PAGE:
Thrush in pregnancy
Thrush is a condition many women experience throughout their lives, many on several occasions. Find out what causes thrush in pregnancy and how to treat it.
Read on to find out why thrush is more likely to occur during pregnancy and when to speak to your GP.
Thrush is caused by the overgrowth of a yeast like fungus (Candida) in the vagina. Almost half of women have Candida living in their vaginas naturally without any symptoms. The change which causes thrush can be a chemical change, caused by taking antibiotics for example. It can also be caused by hormonal changes, for example during pregnancy. If you are pregnant, changes in levels of oestrogen can mean a higher likelihood of thrush, and a greater chance of it recurring.
Typical symptoms of thrush can include:
- Pain during sex
- Stinging when urinating
- Itching and soreness around the entrance to your vagina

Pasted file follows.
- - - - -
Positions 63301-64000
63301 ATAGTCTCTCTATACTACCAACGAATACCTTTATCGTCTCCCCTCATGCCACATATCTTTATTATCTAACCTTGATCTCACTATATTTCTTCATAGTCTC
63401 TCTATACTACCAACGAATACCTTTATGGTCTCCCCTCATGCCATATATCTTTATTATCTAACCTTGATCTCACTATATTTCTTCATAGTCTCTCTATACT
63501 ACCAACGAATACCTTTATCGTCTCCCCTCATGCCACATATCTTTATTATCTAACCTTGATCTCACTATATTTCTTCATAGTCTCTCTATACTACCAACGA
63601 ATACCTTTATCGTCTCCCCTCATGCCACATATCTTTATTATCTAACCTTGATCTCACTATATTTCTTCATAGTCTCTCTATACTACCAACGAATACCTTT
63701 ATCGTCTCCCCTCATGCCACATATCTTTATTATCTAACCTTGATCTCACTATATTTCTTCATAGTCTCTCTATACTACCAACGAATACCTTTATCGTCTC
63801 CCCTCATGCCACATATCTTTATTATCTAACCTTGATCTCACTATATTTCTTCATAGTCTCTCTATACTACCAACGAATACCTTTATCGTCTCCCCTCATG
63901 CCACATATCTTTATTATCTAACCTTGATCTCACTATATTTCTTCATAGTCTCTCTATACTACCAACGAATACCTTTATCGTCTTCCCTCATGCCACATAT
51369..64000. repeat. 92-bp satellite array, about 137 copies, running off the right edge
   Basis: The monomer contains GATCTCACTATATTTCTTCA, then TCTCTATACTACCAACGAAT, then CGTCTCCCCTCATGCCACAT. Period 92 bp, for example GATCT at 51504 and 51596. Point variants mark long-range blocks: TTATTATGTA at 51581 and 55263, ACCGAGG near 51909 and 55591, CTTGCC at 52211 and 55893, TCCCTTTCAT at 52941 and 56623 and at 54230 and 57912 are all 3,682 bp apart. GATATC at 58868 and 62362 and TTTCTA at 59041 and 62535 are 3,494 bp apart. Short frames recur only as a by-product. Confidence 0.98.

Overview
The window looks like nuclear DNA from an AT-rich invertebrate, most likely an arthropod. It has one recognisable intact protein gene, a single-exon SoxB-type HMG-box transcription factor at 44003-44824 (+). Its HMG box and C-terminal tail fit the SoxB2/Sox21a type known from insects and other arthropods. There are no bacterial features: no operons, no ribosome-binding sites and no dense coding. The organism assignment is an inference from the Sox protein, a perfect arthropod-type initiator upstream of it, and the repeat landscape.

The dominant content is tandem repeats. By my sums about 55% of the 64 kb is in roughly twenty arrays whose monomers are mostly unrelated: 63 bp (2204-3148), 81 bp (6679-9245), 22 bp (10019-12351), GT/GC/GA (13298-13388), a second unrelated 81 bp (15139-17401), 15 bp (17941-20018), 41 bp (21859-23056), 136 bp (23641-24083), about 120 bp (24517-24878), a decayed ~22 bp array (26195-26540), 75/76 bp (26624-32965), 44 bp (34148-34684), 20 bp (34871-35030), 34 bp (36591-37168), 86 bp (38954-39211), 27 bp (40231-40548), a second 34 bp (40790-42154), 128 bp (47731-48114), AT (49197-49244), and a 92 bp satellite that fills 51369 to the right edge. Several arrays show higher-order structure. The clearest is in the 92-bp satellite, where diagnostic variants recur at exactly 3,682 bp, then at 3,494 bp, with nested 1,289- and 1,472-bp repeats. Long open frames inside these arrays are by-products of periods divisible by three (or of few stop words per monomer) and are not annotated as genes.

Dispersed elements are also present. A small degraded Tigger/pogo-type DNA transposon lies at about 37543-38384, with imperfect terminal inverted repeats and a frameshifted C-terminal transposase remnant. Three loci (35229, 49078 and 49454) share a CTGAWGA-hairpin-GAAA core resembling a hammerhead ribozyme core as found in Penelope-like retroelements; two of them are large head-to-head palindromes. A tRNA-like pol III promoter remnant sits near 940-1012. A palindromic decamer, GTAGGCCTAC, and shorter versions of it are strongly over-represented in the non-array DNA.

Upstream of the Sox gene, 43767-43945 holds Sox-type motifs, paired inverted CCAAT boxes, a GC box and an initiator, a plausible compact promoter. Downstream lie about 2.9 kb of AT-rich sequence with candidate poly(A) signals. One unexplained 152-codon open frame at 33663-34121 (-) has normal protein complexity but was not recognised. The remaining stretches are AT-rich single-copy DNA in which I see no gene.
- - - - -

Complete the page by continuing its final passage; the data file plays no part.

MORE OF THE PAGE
- Vaginal discharge which can be thin and watery, or thick and white and is usually odourless
- Cracked or swollen skin around the vagina.
This depends on the severity of your symptoms. Some people will have a mild case which will clear up within a few days of treatment. Others will have more severe symptoms, or recurring thrush which will require longer courses of treatment.
If you are suffering from thrush, you will need to see your GP to be prescribed with an anti-thrush treatment. Mild cases of thrush are usually treated with a short course of treatment lasting one to three days. If your symptoms are more severe or are recurring, you may require a longer course of treatment. Thrush can be treated with cream, tablets, pills or pessaries which are inserted into the vagina. You can discuss your course of treatment with your GP.
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